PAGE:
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December 1942


Author Affiliations

From the Department of Ophthalmology and the Department of Medicine, State University of Iowa College of Medicine.

Arch Ophthalmol. 1942;28(6):983-987. doi:10.1001/archopht.1942.00880120047002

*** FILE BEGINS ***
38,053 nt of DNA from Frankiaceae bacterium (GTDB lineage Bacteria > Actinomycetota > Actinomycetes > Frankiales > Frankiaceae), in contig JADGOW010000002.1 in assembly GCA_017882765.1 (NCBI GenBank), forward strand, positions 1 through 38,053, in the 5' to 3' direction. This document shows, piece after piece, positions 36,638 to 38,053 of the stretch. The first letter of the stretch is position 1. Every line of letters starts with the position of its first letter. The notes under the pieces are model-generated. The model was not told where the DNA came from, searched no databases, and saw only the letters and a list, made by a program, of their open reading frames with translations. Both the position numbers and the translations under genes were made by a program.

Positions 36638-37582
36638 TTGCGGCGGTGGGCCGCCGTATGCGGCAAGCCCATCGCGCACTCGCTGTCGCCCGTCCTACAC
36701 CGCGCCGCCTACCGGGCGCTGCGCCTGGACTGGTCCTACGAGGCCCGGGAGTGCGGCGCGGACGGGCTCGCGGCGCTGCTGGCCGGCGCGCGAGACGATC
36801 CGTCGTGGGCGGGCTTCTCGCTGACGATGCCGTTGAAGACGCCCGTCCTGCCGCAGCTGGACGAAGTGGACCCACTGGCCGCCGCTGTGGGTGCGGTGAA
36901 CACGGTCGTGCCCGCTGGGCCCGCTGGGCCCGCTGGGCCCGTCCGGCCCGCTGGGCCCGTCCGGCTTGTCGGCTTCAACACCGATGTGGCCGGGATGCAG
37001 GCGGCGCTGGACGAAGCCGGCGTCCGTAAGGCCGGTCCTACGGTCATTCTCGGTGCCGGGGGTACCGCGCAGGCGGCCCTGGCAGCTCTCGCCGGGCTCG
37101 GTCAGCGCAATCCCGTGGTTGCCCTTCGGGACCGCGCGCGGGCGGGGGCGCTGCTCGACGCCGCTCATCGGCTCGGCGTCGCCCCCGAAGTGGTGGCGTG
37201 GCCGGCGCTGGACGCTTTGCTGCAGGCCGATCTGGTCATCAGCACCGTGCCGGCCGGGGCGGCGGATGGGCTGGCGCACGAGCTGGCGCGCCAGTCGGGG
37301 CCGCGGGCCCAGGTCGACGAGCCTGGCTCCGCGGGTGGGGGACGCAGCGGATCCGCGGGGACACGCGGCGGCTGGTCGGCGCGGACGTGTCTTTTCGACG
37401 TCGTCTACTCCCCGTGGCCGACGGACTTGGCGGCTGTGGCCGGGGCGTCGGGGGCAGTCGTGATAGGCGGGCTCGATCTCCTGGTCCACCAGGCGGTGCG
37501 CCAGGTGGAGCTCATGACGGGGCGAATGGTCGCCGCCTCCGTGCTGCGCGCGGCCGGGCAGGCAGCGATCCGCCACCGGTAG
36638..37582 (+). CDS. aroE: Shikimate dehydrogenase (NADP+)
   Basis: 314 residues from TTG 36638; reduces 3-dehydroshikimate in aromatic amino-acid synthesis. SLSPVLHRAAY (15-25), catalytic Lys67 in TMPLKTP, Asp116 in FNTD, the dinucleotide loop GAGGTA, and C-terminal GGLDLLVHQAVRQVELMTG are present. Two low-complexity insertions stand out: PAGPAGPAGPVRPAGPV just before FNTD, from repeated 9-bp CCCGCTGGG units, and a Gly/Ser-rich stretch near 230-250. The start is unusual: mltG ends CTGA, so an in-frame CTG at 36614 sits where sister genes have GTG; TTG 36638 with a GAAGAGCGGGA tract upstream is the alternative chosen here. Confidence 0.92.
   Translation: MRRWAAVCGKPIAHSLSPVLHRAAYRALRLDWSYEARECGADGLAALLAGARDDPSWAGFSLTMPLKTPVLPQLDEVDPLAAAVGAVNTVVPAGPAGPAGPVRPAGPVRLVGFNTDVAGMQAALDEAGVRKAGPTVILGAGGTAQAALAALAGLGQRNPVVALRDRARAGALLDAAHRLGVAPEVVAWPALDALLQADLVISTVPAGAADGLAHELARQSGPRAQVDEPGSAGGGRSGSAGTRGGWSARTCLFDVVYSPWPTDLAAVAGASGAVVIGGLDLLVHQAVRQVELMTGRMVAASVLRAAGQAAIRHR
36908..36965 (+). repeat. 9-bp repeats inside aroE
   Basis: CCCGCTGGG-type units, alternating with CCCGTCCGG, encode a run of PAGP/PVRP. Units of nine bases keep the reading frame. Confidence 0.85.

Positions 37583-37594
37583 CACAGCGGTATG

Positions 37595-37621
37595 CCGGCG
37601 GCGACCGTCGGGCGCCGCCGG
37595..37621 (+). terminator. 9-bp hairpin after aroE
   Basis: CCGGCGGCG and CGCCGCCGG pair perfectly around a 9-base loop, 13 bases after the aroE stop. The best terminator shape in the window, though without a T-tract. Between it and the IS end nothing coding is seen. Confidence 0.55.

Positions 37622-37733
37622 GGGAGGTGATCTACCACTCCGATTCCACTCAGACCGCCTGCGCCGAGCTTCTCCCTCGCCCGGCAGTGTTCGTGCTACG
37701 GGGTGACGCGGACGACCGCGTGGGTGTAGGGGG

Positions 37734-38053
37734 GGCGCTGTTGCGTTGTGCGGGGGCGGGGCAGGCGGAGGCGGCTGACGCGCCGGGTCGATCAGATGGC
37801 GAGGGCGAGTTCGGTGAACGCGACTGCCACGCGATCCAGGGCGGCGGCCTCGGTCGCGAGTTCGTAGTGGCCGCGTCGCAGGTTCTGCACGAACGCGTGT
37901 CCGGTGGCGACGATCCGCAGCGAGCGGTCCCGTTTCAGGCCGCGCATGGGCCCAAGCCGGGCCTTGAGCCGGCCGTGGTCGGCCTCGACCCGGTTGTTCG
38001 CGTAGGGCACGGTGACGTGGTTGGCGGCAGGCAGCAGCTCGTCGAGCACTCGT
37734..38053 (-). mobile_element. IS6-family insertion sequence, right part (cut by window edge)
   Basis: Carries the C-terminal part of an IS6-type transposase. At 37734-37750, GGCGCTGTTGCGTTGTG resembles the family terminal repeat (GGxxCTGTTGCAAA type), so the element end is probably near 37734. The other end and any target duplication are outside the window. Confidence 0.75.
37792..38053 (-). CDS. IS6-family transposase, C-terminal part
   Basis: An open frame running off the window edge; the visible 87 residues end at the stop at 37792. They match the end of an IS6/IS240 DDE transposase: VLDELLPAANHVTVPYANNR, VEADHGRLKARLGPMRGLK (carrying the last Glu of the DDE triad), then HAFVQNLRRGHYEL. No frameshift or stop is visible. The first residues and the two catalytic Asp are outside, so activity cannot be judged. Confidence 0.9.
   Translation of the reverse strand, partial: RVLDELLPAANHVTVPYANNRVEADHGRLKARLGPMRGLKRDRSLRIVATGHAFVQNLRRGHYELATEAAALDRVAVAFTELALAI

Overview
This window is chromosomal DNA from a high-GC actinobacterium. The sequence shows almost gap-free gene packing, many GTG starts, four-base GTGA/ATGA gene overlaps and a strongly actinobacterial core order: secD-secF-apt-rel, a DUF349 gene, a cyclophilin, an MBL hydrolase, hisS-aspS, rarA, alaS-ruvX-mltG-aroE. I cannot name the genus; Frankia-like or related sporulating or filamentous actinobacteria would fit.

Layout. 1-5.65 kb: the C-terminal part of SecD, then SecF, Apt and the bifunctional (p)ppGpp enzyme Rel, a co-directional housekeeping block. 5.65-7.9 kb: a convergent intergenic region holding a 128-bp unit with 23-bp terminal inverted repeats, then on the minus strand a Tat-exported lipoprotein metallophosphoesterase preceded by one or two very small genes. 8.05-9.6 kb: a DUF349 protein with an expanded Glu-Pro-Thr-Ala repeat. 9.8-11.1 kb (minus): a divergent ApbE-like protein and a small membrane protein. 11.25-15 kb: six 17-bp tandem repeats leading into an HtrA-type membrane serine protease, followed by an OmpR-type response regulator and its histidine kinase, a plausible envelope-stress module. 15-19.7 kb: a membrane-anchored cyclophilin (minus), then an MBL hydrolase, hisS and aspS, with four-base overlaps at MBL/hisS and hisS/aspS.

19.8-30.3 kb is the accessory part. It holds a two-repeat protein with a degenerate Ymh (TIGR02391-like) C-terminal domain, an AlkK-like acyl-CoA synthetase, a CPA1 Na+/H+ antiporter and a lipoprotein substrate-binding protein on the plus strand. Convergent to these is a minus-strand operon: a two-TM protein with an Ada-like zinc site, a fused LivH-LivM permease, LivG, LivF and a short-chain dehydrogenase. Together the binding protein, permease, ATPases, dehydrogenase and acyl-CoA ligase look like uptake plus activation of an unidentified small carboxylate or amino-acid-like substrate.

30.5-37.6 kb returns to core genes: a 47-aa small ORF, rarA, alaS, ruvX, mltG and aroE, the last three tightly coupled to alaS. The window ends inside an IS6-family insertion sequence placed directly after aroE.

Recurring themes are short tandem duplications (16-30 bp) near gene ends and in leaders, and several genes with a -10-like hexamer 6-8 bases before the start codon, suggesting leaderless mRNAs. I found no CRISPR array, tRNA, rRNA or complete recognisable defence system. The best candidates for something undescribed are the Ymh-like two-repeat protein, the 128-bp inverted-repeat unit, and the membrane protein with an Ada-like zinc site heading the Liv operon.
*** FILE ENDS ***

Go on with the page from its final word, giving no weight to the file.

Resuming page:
The occurrence of a choked disk type of elevation of the nerve head in the course of a general disease has often led to difficulty and confusion in diagnosis. Examination of the fundus in these circumstances has led to the tentative diagnosis of brain tumor, but further investigation directed toward proving this has been in vain. However, since the spinal fluid pressure is often elevated, the neurologist or the neurosurgeon may be convinced that primary cerebral disease exists. The literature on the subject has been extensive, and the various opinions concerning the meaning of the elevation of the nerve head have been particularly well reviewed by Larson.1 Case reports include Cushing and Bordley's2 description of a case of nephritic neuroretinitis in which relief of the increased intracranial pressure by decompression resulted in improvement in the neuroretinitis. In 1924 Larson1 reported 11 cases in which nephritic retinitis was

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